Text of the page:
Real tripe Books

Here at the Tripe Marketing Board, we know that not everyone appreciates humorous tripe books. That’s why we’ve carefully curated some of the best serious tripe books for you to savour.  These are Sir Norman’s personal picks, so you can be assured of a high tripe content.

But remember – if you’re looking for fun with tripe, you should visit  our shop.

Stephane Reynaud’s Book of Tripe: and Gizzards, Kidneys, Feet, Brains and all the Rest

From much-loved chef Stephane Reynaud comes an extensive collection of nose to tail recipes combining responsible eating with delicious cuisine. Stephane’s recipes showcase everything from traditional dishes to more modern fare including chicken liver terrines, pig’s trotters, lamb liver and balsamic sauce apple pie, oxtail with hazelnuts and curried pork cheek amongst many others. This charmingly presented book will allay your prejudices and give you the perfect introduction to the world of tripe.

This is the bible for tripe-lovers.

Sir Norman Wrassle

“The Book of Tripe” is a beautiful, specialized cookbook. Exactly what I hoped it would be: informational, fun and full of enticing recipes, anecdotal tidbits and photos of classic (French) dishes prepared with the “lesser” off cuts of food animals.

John Koski

Tripe: A Most Excellent Dish

A new instalment in The English Kitchen series. People think of tripe as just another dreary post-war substitute for real food, one of the worst aspects of food rationing. But it has a long and glorious history as a staple of working-class diet in the industrial towns of Lancashire and northern England. It was never a new invention of the Industrial Revolution, but its cheapness and nutritional value gave it a new significance among cotton workers and other factory hands.

All through Lancashire there arose large numbers of tripe dressers (often back-room businesses) and tripe restaurants (often of surprising ornateness and magnificence). All this disappeared with our growing affluence in the sixties and seventies and tripe is (almost) now restricted to chefs exploring the byways of butchery and to people with long memories.

Of course, it was never specifically English: lots of other cultures embraced tripe cookery and made classics of the dish – not least the French (Tripes à la mode de Caen) and the Turkish market workers who still rejoice in tripe soup of a morning.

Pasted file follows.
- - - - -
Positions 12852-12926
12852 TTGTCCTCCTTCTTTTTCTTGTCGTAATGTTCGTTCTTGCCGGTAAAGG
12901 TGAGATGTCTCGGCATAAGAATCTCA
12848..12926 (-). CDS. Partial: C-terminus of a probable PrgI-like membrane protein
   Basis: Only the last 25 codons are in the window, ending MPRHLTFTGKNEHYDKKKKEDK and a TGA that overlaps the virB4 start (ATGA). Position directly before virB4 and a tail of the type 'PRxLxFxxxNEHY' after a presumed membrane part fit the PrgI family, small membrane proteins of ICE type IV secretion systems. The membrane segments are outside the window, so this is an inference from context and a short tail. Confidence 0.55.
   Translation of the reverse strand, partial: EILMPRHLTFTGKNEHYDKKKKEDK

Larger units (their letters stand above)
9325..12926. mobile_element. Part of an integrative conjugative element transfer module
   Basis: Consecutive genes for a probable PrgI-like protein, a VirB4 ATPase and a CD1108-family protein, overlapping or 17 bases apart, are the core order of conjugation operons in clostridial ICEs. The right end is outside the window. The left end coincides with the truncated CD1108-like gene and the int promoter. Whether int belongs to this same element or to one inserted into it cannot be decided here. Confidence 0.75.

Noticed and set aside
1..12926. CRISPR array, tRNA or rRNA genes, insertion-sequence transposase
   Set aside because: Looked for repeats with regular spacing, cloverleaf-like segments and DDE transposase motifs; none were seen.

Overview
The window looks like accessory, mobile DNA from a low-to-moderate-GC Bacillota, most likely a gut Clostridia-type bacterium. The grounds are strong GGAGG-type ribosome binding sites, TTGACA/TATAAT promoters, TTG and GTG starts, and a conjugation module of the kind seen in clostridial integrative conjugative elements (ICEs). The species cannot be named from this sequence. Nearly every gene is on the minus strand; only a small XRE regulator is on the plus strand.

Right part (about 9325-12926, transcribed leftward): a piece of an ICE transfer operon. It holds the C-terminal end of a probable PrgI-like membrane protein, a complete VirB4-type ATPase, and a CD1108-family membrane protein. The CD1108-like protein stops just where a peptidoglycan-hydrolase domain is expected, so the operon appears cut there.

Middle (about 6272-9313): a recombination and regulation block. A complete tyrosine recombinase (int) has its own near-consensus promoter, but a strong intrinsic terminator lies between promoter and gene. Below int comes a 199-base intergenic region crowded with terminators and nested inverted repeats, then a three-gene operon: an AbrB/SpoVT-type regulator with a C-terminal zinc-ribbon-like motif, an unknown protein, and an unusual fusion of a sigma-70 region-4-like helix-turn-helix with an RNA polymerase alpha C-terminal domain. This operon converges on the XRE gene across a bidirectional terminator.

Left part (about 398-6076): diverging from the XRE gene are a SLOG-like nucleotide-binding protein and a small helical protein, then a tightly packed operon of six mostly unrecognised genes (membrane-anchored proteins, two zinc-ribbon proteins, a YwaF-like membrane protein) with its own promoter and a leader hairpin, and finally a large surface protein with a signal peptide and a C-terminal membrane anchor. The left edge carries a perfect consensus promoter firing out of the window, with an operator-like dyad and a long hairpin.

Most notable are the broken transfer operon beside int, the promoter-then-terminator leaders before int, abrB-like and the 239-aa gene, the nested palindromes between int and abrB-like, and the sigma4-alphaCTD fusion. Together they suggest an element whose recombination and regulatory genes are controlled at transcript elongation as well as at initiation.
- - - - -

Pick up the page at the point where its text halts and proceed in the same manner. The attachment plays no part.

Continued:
This brief yet elegantly designed book reprints Houlihan’s 1988 history of the Lancashire tripe trade, together with Roy Shipperbottom’s essay on the “Decline of Tripe” and a 1987 piece by Lynda Brown on “Elder: ‘A Good Udder to Dinner'” (the quote is from Pepys). Houlihan was inspired by a conversation with a neighbour: “When I were a girl, mi mother kept a trip shop up Halliwell, an that’s summat y’never see these days.”

Brains and Brawn. . . Trotters and Tripe

Forgotten & Forbidden Foods From Old Cook Books!  This extraordinary recipe book will make your eyes water, and, possibly, your mouth!  Even if you’re dubious about the eating scrapple or head-cheese, it makes a highly entertaining read.

Learn how our not-so distant ancestors found a use for just about every part of the cow, sheep, and pig, plus a long list of more unusual species. . . Plenty of ideas for jaded dinner party hosts with demanding guests!  This cookery compilation makes a great novelty gift for epicures and gourmets, a wonderful talking-point for the bookshelf, but also contains invaluable, comprehensive reference material for serious cooks who want to stretch their horizons. . . How to skin skunk or eel, make a squirrel pie, or bear hams. . . Here’s how to make your own haggis, chitterlings, fagots, black pudding, prepare sweetbreads. . . plus Peculiar Puddings, Surprising Soups, Sickroom Feasts, Fowl Ideas, plus the proper way to serve molluscs, reptiles and amphibians. . .

If you like history, but can’t stand all those messy facts, our ‘fact-free’ books will be right up your street.

TMB Books